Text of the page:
New system Pi malware detection was developed by scientists from the Research Institute of Computer Science and Random Systems (IRISA). Security researchers have taken a rather unusual approach to malware detection. Your solution does not examine packets of data flowing to and from a particular computer. Instead, a Raspberry Pi equipped with the above system estimates the activity of the malware by analyzing certain electromagnetic waves.
The overall system also includes an oscilloscope (here Picoscope 6407) and H-field probes for EM field detection. The Raspberry Pi has been properly trained with secure and malicious datasets to determine the parameters of a potential threat. To evaluate the data, convolutional neural networks were used and the developed ones the model should ensure an accuracy of 99.82 percent.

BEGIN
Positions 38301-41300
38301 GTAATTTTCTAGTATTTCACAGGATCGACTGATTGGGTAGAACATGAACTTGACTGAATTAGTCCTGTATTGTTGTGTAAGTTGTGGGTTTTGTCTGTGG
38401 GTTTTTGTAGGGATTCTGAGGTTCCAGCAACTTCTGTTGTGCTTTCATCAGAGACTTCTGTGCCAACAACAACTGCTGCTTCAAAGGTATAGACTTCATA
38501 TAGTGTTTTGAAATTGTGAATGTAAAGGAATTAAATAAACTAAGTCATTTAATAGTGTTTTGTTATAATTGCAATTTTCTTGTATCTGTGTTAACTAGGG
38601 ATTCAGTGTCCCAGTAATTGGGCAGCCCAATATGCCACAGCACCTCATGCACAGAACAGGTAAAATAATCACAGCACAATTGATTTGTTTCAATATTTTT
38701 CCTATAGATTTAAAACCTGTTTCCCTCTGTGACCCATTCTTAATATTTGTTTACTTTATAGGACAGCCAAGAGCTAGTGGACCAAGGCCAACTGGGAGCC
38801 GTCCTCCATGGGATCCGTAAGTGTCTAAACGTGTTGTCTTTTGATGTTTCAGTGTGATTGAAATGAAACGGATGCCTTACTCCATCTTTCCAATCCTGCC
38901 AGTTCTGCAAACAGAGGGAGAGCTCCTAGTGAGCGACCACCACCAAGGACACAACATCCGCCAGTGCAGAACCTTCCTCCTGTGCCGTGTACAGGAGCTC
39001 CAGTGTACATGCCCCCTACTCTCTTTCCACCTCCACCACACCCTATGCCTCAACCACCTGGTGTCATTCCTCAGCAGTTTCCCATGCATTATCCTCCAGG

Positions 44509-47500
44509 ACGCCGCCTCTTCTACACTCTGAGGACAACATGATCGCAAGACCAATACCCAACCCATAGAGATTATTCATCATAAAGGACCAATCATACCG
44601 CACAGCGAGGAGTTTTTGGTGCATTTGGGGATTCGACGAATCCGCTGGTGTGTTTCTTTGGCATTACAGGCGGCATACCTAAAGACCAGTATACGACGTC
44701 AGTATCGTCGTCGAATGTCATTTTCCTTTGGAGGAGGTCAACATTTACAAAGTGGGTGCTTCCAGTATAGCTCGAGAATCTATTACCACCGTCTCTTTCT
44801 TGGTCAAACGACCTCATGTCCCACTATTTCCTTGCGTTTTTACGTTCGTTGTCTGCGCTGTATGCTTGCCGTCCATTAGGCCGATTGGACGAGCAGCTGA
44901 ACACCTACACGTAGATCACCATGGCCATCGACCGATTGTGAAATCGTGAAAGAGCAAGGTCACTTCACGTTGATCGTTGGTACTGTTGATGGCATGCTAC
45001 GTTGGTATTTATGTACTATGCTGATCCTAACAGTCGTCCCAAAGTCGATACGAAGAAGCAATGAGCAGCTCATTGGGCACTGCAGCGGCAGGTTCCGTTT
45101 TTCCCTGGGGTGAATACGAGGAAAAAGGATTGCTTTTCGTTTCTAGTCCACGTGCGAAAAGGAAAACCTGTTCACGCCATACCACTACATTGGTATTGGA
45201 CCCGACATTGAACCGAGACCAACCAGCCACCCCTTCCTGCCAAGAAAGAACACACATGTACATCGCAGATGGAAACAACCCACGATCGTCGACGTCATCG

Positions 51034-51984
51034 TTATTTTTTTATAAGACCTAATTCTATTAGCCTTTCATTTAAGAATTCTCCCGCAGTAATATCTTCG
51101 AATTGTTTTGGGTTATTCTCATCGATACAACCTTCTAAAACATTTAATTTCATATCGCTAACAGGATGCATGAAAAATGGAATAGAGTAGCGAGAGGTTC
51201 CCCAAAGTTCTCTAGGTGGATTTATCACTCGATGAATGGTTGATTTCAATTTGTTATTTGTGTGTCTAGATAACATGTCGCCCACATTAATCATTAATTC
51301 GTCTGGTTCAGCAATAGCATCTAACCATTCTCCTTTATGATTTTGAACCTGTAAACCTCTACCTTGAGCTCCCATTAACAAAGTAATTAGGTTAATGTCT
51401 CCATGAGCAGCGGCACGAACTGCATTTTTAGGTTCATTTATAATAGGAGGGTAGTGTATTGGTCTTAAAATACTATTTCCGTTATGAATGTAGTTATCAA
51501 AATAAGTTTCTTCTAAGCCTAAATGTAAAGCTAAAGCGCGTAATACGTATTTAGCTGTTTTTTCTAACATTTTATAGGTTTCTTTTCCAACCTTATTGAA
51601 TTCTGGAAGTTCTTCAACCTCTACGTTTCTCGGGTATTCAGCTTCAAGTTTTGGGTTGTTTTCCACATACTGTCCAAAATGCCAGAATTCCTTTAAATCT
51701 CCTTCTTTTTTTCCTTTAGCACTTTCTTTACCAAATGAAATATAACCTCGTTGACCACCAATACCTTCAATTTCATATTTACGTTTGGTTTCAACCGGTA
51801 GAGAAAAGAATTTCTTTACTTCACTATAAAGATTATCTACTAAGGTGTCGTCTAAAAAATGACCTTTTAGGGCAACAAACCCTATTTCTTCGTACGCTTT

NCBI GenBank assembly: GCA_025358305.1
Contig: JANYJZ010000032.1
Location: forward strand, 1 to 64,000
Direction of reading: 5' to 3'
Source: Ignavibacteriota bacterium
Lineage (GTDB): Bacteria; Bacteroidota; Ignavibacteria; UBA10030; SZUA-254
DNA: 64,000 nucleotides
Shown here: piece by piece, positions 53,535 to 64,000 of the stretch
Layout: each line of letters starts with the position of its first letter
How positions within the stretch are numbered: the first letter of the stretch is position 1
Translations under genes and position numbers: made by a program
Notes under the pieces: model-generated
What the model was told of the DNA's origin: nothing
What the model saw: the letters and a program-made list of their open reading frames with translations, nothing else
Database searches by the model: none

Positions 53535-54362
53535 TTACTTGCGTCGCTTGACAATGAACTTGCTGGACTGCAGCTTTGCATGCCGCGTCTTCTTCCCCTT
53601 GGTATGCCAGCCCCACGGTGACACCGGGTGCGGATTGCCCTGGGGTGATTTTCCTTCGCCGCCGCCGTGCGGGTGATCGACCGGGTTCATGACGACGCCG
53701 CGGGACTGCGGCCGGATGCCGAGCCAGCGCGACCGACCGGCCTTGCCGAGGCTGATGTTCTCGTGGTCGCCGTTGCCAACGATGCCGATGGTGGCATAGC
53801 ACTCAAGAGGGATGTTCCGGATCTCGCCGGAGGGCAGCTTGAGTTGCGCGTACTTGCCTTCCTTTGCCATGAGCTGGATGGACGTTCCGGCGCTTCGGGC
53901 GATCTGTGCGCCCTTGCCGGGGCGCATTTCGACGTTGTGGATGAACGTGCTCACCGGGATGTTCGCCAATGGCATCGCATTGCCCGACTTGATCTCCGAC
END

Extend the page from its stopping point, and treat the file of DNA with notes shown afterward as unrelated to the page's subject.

An important advantage of this system is that there is no need to install a program on the potential victim’s hardware. As a result, Pi Malware Detection is immune to any anti-virus software disabling technique. The more tests, the more precise the prepared software will of course be, which is why the researchers want to continue training the entire system. However, it is difficult to say if this solution can be used commercially and when it will be possible. The problem here is going to be too much complexity.
At the same time, we invite you to listen to the latest episode of the Technically Thing Taking podcast. This time we talked about electricity prices, the growing nuclear power near the Polish border and how many of us know that the reactor near Warsaw has been in operation for several dozen years.